Twin Brothers Died of COVID 6 Days Apart: ‘They Did Everything Together’
Relatives are unsure just how they contracted the virus.
From playing instruments and making maple syrup together to keeping the ski slopes of Vermont looking their best, identical twins Cleon and Leon Boyd were never far from each other’s side.
So when the coronavirus pandemic hit their small town, it wasn’t just one brother who became infected, but both.
“They did everything together,” sister-in-law Janet Boyd tells PEOPLE in this week’s issue. “They even died together.”
The Boyd twins, 64, died six days apart of complications from COVID-19 in April; Cleon, who was older by several minutes, died on April 3, while Leon followed on April 9.
The brothers were beloved figures in their small valley community in southern Vermont, where they grew up on a farm in Dover alongside four other siblings, raising cows, chickens, pigs and geese.
Both men worked as equipment operators for excavating and construction companies, and also as snow groomers at the local Mount Snow ski resort, with Cleon saying in a 2018 promotional clip for the resort that he was “damn proud” of his job.
“They were the guys everybody loved,” Vermont State Rep. Laura Sibilia, who met the twins while working locally as a waitress, tells PEOPLE. “They were friendly. They always had smiles on their faces… They were the best. Really the best.”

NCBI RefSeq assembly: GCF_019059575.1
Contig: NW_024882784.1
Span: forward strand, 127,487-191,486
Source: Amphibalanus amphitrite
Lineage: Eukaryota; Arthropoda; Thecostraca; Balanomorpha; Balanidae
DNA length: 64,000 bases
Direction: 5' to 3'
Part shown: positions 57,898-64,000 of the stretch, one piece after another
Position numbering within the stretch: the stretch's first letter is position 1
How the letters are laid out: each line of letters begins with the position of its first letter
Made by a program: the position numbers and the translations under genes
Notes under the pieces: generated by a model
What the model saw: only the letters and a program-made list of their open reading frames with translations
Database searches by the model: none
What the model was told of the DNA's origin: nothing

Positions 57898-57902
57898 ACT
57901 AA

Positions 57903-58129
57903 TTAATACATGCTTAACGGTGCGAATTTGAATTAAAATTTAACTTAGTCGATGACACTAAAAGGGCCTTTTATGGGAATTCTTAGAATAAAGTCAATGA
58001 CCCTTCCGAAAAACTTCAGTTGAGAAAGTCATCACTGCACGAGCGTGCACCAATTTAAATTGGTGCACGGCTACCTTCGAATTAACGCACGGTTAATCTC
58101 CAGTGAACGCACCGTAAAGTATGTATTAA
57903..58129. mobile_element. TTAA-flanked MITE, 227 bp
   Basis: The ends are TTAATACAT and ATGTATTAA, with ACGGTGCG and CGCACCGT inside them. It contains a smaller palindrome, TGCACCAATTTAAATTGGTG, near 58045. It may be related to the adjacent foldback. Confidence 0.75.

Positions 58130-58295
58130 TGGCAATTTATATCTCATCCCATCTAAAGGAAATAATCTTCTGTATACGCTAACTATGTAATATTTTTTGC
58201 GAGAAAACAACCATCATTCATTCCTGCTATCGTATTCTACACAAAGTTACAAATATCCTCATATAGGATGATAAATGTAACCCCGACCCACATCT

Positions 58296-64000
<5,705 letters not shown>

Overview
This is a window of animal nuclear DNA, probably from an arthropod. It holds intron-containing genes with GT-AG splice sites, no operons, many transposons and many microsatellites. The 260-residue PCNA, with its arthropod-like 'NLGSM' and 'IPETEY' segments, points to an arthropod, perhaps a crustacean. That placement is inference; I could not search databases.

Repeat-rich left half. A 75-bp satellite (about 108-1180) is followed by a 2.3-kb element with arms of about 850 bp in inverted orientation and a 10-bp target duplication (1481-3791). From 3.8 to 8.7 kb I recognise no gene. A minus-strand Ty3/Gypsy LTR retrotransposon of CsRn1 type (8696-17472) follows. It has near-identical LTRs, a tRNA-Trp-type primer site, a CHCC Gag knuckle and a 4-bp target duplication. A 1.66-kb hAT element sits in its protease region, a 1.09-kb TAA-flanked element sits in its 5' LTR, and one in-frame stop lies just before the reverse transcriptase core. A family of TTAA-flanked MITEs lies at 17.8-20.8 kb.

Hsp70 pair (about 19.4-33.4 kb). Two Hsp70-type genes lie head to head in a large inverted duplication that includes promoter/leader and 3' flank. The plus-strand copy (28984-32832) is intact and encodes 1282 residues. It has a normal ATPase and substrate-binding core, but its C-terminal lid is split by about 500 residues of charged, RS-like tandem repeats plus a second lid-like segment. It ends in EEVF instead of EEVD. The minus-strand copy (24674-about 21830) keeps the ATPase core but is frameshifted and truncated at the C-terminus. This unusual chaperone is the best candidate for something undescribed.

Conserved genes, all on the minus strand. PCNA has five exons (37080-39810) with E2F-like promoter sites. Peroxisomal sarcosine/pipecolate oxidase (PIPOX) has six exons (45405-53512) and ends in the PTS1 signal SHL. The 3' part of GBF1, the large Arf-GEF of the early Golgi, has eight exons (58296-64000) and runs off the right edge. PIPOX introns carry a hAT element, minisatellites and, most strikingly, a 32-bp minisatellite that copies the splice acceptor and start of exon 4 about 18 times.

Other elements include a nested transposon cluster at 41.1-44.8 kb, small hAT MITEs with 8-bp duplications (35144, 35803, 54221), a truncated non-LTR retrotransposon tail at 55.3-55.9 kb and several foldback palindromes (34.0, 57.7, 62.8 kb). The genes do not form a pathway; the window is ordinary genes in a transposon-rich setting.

She adds that they loved to show off their skills as musicians, too, and would often perform at a local pub, singing old-time folk music and playing instruments.
Relatives are unsure just how the brothers contracted the coronavirus, but believe it may have been in March at the family sugar house, where they’d meet to boil tree sap to make maple syrup.
“Nine in the family got it, but got better,” Janet Boyd says. “But they got sick from it and kept getting worse.”
Boyd says that the twins were “figureheads” in the community as well as in their family, and that a local trail will be named after them.
- Reporting by SUSAN KEATING
The information in this story is accurate as of press time. However, as the situation surrounding COVID-19 continues to evolve, it's possible that some data have changed since publication. While Health is trying to keep our stories as up-to-date as possible, we also encourage readers to stay informed on news and recommendations for their own communities by using the CDC, WHO, and their local public health department as resources.
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This story originally appeared on people.com